Retraction Watch

Tracking retractions as a window into the scientific process

So who bought ScienceBlogs? Retraction Watch exclusive: National Geographic

with 6 comments

This afternoon, PZ Myers, of the wildly popular Pharyngula blog on ScienceBlogs, started a post with a few lines that set science writers on Twitter abuzz:

I have news. Scienceblogs is going to be folded into a new organization sometime soon — basically, we’ve been bought. I can’t discuss all of the details just yet, but let’s just say it is a prestigious national magazine with a healthy bottom line that will do us a lot of good.

Retraction Watch has learned, from a source familiar with the negotiations, that the buyer is National Geographic. We don’t have any details at this point, and Nat Geo has not returned a request for comment [see update at end], but we are confident in reporting this.

Readers may recall PepsiGate, which led a number of bloggers to leave ScienceBlogs after the soft drink company was allowed to buy a blog on the site. The site’s owner, SEED Magazine, has struggled over the years.

We’ll add more details as we learn them.

Update, 3:20 p.m. Eastern, 4/26/11: National Geographic has just posted this on their press site:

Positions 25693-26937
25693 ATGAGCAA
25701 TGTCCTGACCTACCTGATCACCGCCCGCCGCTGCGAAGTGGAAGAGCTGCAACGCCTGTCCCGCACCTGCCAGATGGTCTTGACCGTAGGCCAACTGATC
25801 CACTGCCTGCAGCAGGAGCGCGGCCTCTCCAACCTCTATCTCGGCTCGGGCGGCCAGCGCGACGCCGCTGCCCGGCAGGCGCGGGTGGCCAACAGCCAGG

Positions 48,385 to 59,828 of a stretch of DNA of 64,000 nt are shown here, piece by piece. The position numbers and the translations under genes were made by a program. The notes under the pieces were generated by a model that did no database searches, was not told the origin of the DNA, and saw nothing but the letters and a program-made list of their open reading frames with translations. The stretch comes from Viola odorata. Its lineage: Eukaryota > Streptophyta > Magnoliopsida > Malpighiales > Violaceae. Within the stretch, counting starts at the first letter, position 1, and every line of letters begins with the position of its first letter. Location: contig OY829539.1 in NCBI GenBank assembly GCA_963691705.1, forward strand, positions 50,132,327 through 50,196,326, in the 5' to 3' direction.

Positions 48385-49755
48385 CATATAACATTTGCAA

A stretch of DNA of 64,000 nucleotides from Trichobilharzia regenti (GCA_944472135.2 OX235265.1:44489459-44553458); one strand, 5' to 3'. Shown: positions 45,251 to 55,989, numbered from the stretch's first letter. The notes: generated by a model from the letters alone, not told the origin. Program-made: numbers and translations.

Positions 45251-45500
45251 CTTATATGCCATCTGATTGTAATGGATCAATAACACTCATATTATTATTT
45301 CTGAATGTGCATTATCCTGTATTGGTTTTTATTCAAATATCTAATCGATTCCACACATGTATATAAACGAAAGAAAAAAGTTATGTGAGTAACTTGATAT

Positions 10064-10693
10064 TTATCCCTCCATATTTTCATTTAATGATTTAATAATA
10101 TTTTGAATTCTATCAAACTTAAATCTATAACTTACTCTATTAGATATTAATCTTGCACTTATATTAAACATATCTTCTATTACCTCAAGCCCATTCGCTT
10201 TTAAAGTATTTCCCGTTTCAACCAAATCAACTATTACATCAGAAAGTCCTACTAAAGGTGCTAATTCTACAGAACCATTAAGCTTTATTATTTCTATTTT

National Geographic has assumed management of day-to-day operations for, expanding a relationship with Seed Media Group that started when National Geographic took on ad sales responsibility for in 2009.

Please see an update with more details.

Written by Ivan Oransky

April 25th, 2011 at 5:58 pm

  • Christopher Mims April 25, 2011 at 6:21 pm

    Oh hell yes. May it rise like the phoenix.

  • Tim De Chant April 25, 2011 at 8:03 pm

    Agreed, Christopher. I specifically ruled out SB after the PepsiGate thing for Per Square Mile. Hopefully NatGeo will help burnish that image.

  • Maxwell Despard April 26, 2011 at 6:46 am

    I’m still wary. NatGeo totally screwed the pooch on their “Real Pirates” exhibit in Norfolk, VA; hosted it at a U.S. Navy museum, whitewashed it completely (except for brief mentions in Black History Month), and left out quite a bit of context / information.

    There are worse organizations out there, but I put NatGeo only a couple steps above History Channel.

  • John Spevacek April 26, 2011 at 7:45 am

    Considering how little Pharyngula has to do with science, I’m hoping Nat Geo will either give PZ the boot or rename the umbrella.

    Note: endless drones about Christianity do not qualify as science.

  • Alan Mairson April 26, 2011 at 8:07 am

    I hope National Geographic can help burnish SB post-PepsiGate. But there’s good reason to wait & see.

    For instance, the National Geographic Channel seems to have no idea what the advertising – editorial divide is all about:

    Or take a peek at what happened to filmmaker Robert Stone when he joined the blogging team for Nat Geo’s Energy Challenge (sponsored by Shell):

  • Dave Mosher April 26, 2011 at 11:34 am

    Thought: I don’t know who their community manager is/will be, but they’ll need a ****ing talented one to handle that blogging community and properly squeeze the potential out of it. Otherwise… I dare not say.

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